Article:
Downcounty Dominates Public Financing, Part One

By Adam Pagnucco.

When Montgomery County passed public financing more than six years ago, many predictions were made. Public financing was supposed to empower small donors. (It did.) It was supposed to draw in more candidates for office. (It did.) It was supposed to reduce the influence of “special interests.” (That’s debatable.) But one of its biggest impacts was something no one predicted because it wasn’t on anyone’s radar when it was passed:

Public financing has amplified the political influence of downcounty.

In this series, we are going to investigate the geography of political contributions made in the county’s public financing system. That’s important because just as politicians pay special attention to the sources of their votes, they certainly pay special attention to the sources of their campaign contributions. Knowing where the money comes from greatly aids the understanding of our political system and public financing is no exception.

First, let’s discuss methodology. This series looks at public financing contributions to 2018 candidates for county executive and county council at-large. It excludes candidates for district council seats because their contributions naturally skew towards their districts. Of particular interest are individual contributions that are eligible for public matching funds. (We’ll explain more about this below.)

In terms of geography, we will look at towns, zip codes and two regions: downcounty and upcounty. Downcounty is defined as the “Democratic Crescent,” a term I coined that includes Takoma Park, Silver Spring (inside the Beltway), Chevy Chase, Kensington, Bethesda, Glen Echo and Cabin John. Because there are thousands of individual contributions, I am using zip codes 20901 and 20910 as proxies for Silver Spring inside the Beltway. Upcounty is defined as Ashton, Barnesville, Boyds, Beallsville, Brookeville, Clarksburg, Damascus, Dickerson, Gaithersburg, Germantown, Laytonsville, Montgomery Village, Olney, Poolesville, Sandy Spring, Spencerville and Washington Grove. Lots of communities, including but not limited to Rockville, Potomac, Wheaton, Glenmont, Burtonsville and most of East County are in neither downcounty nor upcounty.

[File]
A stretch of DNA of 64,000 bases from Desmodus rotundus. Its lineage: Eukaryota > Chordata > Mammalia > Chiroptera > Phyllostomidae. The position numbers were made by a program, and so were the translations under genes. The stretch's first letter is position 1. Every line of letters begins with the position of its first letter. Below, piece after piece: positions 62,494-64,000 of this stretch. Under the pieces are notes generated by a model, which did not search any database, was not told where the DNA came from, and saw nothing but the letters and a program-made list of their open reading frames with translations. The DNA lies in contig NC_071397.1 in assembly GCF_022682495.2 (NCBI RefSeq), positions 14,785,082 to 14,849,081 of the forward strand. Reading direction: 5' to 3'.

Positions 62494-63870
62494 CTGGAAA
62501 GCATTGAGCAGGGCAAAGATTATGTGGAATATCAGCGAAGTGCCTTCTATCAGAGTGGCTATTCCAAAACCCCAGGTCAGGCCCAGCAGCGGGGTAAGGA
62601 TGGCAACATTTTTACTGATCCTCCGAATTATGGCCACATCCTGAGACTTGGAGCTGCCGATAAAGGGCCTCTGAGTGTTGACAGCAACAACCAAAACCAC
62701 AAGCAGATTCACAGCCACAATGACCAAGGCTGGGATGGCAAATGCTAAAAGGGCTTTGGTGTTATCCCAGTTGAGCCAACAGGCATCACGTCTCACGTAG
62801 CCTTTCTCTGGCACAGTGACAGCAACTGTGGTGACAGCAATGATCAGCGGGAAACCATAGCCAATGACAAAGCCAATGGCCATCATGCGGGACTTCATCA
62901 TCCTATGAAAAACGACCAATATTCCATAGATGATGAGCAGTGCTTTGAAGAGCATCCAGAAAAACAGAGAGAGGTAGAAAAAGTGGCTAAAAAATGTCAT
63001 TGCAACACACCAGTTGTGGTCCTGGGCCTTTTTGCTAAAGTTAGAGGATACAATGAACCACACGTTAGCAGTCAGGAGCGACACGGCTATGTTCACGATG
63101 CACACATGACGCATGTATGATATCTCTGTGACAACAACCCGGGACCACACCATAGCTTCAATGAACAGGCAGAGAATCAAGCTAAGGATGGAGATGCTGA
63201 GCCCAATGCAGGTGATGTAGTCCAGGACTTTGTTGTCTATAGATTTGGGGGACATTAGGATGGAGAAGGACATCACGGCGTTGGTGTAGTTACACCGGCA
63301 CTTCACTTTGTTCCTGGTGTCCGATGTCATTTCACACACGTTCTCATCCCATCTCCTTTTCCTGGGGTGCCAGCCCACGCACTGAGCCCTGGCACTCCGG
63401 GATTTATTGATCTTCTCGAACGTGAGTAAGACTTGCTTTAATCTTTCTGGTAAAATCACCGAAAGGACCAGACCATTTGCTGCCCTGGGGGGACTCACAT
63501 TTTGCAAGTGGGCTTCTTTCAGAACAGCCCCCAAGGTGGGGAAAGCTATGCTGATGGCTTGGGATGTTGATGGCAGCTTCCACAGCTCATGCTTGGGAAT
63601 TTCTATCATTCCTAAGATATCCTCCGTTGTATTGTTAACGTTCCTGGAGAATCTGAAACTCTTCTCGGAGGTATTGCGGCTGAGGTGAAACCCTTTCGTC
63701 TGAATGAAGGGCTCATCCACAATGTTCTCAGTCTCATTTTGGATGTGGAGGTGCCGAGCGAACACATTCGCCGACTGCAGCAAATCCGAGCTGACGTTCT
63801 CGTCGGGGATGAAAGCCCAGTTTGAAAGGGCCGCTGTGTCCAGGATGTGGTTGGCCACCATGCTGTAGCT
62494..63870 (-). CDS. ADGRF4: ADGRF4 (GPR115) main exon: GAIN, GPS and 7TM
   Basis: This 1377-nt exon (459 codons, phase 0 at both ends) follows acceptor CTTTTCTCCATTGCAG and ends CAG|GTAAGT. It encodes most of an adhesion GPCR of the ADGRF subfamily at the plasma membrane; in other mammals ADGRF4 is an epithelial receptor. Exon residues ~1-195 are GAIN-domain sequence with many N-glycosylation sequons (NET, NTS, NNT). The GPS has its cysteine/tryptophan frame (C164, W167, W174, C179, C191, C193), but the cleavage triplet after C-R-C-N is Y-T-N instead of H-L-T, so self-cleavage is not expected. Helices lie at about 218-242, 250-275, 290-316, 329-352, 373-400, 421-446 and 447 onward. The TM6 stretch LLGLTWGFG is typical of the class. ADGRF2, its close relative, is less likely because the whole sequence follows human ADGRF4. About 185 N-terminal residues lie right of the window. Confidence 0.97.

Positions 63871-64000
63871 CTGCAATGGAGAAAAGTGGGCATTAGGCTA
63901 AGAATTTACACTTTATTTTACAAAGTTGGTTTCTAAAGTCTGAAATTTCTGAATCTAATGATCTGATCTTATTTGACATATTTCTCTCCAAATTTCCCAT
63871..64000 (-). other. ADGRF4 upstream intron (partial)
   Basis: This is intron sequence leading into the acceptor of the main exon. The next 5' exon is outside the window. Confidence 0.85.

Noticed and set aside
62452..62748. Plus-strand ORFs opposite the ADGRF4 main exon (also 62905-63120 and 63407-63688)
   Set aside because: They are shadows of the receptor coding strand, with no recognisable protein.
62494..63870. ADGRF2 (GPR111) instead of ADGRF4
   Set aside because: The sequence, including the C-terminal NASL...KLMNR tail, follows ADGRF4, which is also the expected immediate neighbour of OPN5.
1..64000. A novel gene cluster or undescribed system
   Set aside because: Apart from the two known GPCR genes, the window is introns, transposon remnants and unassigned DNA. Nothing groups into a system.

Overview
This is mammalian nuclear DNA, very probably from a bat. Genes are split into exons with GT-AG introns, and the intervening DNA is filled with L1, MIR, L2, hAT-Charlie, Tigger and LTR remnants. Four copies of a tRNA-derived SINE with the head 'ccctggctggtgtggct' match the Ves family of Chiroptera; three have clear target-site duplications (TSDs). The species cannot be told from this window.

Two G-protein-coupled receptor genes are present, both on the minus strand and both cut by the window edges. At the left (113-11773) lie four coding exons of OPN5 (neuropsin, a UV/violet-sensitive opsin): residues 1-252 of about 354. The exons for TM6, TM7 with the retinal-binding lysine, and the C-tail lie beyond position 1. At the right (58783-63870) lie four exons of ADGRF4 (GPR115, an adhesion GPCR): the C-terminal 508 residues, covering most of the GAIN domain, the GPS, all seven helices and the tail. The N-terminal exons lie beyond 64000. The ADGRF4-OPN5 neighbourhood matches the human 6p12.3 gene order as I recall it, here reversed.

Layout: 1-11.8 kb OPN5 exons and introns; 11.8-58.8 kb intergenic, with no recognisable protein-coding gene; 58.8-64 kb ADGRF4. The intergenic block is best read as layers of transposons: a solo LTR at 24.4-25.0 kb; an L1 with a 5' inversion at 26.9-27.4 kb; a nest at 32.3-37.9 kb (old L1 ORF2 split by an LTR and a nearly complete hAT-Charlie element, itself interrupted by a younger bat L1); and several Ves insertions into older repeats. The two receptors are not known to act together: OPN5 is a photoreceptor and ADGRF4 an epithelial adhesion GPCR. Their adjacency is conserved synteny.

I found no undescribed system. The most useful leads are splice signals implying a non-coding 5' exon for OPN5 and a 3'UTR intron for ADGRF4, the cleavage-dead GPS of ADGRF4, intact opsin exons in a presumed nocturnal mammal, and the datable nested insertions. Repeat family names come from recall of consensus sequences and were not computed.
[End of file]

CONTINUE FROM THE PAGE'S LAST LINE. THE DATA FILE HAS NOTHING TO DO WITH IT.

Public financing changes fundraising incentives for politicians. Those who use traditional financing are interested in big checks, whether they come from PACs, businesses, wealthy people or self-funding. Those who use the county’s public financing system (it’s voluntary) are interested in individual contributions from county residents, with the allowable maximum at $250. (The maximum was $150 in the 2018 cycle.) That’s because the county will match individual contributions from residents of up to $150 on a sliding scale, with smaller contributions getting a larger percentage match. Public financing participants can collect individual contributions from non-county residents but those will not get public matching funds. Public financing participants can’t collect contributions from PACs, unions, businesses or other non-individual sources but they can give themselves up to $12,000 in self-funded seed money. (That amount includes money from a spouse.)

And so publicly financed politicians raise money by collecting lots and lots of small checks from county residents and getting public matching funds for them. Those matching funds are capped depending on which office the candidate is seeking and they are only available when certain thresholds of individual contributions are reached. All of this means that it’s really important that publicly financed candidates come into contact with lots of county residents who are going to write checks, even small ones. They will go wherever they think such residents are located. They will hold whatever events are necessary to attract them. They will ask surrogates to round them up on their behalf. And if certain communities don’t contribute as much money and/or don’t fit the politician’s electoral strategy, the politician will spend less time there. From a fundraising perspective, what’s the point of talking to people who either can’t or won’t write checks that can be matched with public funds?

In a previous post, I wrote that downcounty accounted for a disproportionate percentage of voting in the 2018 Democratic primary. That was the case long before 2018 and county politicians understand that reality. It turns out that downcounty residents not only vote more, they contribute more too. That has had a measurable impact in the public financing system.

We will begin analyzing that in Part Two.